“No!” David said. “Don’t kill him. For who can remain innocent after attacking the Lord’s anointed one? 10 Surely the Lord will strike Saul down someday, or he will die of old age or in battle. 11 The Lord forbid that I should kill the one he has anointed! But take his spear and that jug of water beside his head, and then let’s get out of here!”

12 So David took the spear and jug of water that were near Saul’s head. Then he and Abishai got away without anyone seeing them or even waking up, because the Lord had put Saul’s men into a deep sleep (1 Samuel 26:5-12, NLT).

Saul’s jealousy turned him into David’s enemy. And Saul was every bit an enemy–hating, hunting, intending harm. David was being himself, using his God-given and God-appointed strengths and position to serve the Lord and the king. When David has the chance to put a stop to the threat, he doesn’t. David’s trust in God’s sovereignty stays his hand–whatever God chooses: 10 Surely the Lord will strike Saul down someday, or he will die of old age or in battle. (Remember how the Lord handled Nabal?)

It doesn’t matter to David how or when or where. He trusts God is in control. David humbles himself to God’s will and timing. God impresses upon me to do the same. God asks me to look at myself, to guard my thoughts and heart, to do the tasks he’s entrusted me with, and to trust him with the rest.

24 Don’t you realize that in a race everyone runs, but only one person gets the prize? So run to win! 25 All athletes are disciplined in their training. They do it to win a prize that will fade away, but we do it for an eternal prize. 26 So I run with purpose in every step. I am not just shadowboxing. 27 I discipline my body like an athlete, training it to do what it should. Otherwise, I fear that after preaching to others I myself might be disqualified (1 Corinthians 9:24-27, NLT).

Note to self: run with purpose.

Courtney (66books365)

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1 Samuel 24; 1 Chronicles 8; 1 Corinthians 8; Psalm 57, 58

I know that Paul was not the most sensitive man when it came to other people’s feelings. So I loved reading about the time he was right about the insignificance of idols and the fact that there was nothing sinful about eating meat sacrificed to them. But rather than trying to make a point, I can see that he wanted to make a difference. He demonstrated to me that he didn’t want to lose the right to disciple a weaker believer by leading them into sin. I admire that he didn’t push for his point of view. Instead, just like I need to learn, he willingly limited his freedom for the sake of weaker followers of Jesus who were still trying to figure out what that freedom was all about.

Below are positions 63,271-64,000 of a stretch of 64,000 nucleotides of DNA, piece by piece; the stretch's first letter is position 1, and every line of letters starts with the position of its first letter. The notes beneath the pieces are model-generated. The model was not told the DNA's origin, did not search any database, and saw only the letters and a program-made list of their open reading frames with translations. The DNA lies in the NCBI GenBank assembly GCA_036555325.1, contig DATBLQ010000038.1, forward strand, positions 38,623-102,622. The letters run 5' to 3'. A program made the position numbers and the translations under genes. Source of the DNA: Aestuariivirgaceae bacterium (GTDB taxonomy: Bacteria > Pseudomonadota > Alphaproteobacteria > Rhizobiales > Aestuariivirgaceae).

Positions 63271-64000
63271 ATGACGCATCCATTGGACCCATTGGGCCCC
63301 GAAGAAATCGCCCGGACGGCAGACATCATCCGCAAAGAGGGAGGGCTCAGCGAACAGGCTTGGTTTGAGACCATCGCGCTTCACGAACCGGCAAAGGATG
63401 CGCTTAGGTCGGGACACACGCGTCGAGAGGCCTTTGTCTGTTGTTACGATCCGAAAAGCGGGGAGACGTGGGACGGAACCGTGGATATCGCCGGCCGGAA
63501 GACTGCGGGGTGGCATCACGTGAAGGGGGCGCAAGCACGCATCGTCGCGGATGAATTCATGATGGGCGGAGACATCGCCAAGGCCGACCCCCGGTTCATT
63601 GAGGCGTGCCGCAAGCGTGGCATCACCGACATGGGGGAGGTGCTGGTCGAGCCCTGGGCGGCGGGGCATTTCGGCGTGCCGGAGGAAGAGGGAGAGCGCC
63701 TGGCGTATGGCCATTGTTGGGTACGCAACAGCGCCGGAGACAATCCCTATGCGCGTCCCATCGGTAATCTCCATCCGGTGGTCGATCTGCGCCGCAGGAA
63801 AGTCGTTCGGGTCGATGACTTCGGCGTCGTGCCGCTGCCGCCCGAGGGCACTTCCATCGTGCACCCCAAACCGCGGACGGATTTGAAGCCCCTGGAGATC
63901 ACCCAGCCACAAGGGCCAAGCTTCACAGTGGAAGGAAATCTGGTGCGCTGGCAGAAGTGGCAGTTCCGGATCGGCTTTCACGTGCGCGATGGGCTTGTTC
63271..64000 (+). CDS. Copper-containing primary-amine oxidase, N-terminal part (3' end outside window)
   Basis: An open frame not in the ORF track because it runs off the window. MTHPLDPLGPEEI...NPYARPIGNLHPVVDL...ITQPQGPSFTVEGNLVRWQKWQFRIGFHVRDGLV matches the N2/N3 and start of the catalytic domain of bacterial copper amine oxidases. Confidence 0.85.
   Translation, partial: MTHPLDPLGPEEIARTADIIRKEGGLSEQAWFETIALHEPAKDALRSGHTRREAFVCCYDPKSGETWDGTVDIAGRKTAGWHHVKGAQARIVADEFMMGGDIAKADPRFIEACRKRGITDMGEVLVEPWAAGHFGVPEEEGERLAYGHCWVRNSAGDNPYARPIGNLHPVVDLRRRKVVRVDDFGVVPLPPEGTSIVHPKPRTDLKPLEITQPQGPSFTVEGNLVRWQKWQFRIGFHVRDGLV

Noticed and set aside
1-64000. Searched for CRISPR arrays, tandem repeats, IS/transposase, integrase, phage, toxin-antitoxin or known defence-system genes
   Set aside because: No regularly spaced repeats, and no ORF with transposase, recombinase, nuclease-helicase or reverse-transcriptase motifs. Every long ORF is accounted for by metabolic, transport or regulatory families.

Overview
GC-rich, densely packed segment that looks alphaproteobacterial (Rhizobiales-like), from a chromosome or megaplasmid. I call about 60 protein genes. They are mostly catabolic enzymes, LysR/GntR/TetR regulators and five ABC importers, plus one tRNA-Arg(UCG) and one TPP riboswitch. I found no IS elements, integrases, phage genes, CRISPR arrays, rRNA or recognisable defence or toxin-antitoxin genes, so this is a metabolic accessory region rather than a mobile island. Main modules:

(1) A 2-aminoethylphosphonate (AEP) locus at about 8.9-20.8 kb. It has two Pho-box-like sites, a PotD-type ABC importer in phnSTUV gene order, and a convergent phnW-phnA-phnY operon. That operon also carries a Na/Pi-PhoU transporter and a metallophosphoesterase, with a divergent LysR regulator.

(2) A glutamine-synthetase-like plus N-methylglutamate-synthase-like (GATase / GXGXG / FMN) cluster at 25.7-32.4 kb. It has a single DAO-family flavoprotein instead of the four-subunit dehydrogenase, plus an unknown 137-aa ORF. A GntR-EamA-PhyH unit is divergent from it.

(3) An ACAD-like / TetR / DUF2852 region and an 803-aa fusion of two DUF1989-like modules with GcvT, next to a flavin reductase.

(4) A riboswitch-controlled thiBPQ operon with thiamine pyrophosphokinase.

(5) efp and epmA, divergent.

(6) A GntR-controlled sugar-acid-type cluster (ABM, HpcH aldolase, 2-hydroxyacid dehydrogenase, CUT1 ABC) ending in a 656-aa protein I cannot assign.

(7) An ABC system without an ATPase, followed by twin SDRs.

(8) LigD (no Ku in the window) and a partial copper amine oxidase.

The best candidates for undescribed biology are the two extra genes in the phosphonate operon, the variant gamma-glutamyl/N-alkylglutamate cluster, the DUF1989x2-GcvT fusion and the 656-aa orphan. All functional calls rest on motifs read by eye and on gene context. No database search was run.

But take care that this right of yours does not somehow become a stumbling block to the weak. For if anyone sees you who have knowledge eating[c] in an idol’s temple, will he not be encouraged,[d] if his conscience is weak, to eat food offered to idols? And so by your knowledge this weak person is destroyed, the brother for whom Christ died. Thus, sinning against your brothers[e] and wounding their conscience when it is weak, you sin against Christ. Therefore, if food makes my brother stumble, I will never eat meat, lest I make my brother stumble. – 1 Corinthians 8:9-13  ESV

In the church I was attending there were a bunch of teenagers that thought it was okay to drink. What they did not know was that a sixteen year old girl was struggling with alcohol. Her mother fought hard, prayed hard and finally the girl broke free from her addiction. One night, when walking across a parking lot from work, she bumped into this group of teenagers (from my church) who were drinking from the trunk of a car. They invited her to participate, and even when she declined, they pressured her saying that it was not a sin. She took her first sip and fell right back into her addiction. They bullied their freedom on to someone who had said no.

Father,  even though I do not know their story, why do I presume to think that everyone is the same as me? Lord, I want to walk alongside others, not make them like me, but make them like You. Help me challenge those who cannot see, help me love and not judge, help me walk alongside as You have walked alongside me. Thank you.

Erwin (evanlaar1922)